Re:Challenge (0)

Anonymous Coward | more than 9 years ago | (#12445420)

If they can log keys, they can probbably log where the mouse is and take screenshots of your bank's webpage. A few modifications to your already owned system, and your data's theirs.

Re:Challenge (4, Informative)

Saven Marek (739395) | more than 9 years ago | (#12445428)

well many of the hishers dont hack accounts with automated tools so they have your account details and then they go enter them manually and put in the graphical challenge result themselves so they can do what they want from there.

Also most of these graphical challenges are still a limited number of preset images that are simply cycled around so its easy to detect which is which by file hashes and things like that. Not many sites generate their own live graphical challenge images.

Re:Challenge (0)

Anonymous Coward | more than 9 years ago | (#12445431)

Some of the same toolsets include methods that capture screenshots.

But I do like the idea.

Next up: (0)

Anonymous Coward | more than 9 years ago | (#12445459)

Spyware that initiates a remote VNC-type display session when it detects connection to a financial site.

Use password that looks like mouse data (1)

suso (153703) | more than 9 years ago | (#12445525)

I imagine it would change a bit from machine to machine, but it would be a neat idea to use a password that looked simular to what the keylogger would show for mouse data. So as long as you don't hit enter, you could confuse the phisher by making them think that you never typed a password, but moved the mouse around.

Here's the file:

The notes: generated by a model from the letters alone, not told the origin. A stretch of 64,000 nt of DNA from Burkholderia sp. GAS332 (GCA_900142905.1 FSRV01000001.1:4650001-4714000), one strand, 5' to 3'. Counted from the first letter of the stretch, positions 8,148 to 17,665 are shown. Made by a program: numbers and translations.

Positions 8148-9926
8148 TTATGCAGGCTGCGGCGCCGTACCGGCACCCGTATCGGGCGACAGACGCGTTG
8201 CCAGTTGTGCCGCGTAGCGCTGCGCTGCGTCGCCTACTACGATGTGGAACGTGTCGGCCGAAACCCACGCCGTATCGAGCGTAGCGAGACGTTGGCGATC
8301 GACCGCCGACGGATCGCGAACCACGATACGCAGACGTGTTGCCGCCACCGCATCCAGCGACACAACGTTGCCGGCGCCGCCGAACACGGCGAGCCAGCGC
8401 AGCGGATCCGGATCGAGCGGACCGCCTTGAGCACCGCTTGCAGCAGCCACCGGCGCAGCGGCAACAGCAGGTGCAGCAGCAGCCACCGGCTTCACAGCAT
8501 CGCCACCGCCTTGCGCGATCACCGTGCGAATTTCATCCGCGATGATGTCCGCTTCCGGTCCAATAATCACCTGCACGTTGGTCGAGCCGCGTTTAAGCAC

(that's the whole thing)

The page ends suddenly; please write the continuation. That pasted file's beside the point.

I know I know, this is security by obscurity, but maybe this idea will spark some others that would work even better.

Re:Use password that looks like mouse data (1)

suso (153703) | more than 9 years ago | (#12445554)

Actually, I spoke to soon, I didn't think about the possibility that the logging programs/hardware would record mouse and key data seperately.

Re:Challenge (1)

JadeNB (784349) | more than 9 years ago | (#12445551)

When using online banking (or anything online really), once you have entered your login correctly, the site displays a graphical challenge derived from one of your personal details, such as address, phone, birthday etc., and you use your mouse to choose the correct one and proceed.
I guess I'm missing the point, but I don't see how this would work -- even setting aside what others have mentioned, that mouse movement can probably be logged, too. If a phisher has your personal information already (from the keylogger), then surely it won't pose any additional problem for him to choose the correct graphical option?

Hardware (1)

Hoi Polloi (522990) | more than 9 years ago | (#12445604)

How about hardware based encryption built into the keyboard itself?

Re:Hardware (0)

Anonymous Coward | more than 9 years ago | (#12445667)

How about a docking bay for an Enigma Machine?

Maybe put a USB router in there too for the fun of it.

Graphical passwords (1)

EmbeddedJanitor (597831) | more than 9 years ago | (#12445679)

This is like something that was tried a while ago using graphical passwords.

The system sends a list of images (people's faces) to the user and the user chooses one. The benefits of this are: 1) People remembeer faces better than passwords. Don't forget their password during a vacation. 2) An face is very easy to recognise, but very hard to describe. This makes it very difficult to steal or give away the password (on purpose, under duress or by mistake [including phishing]).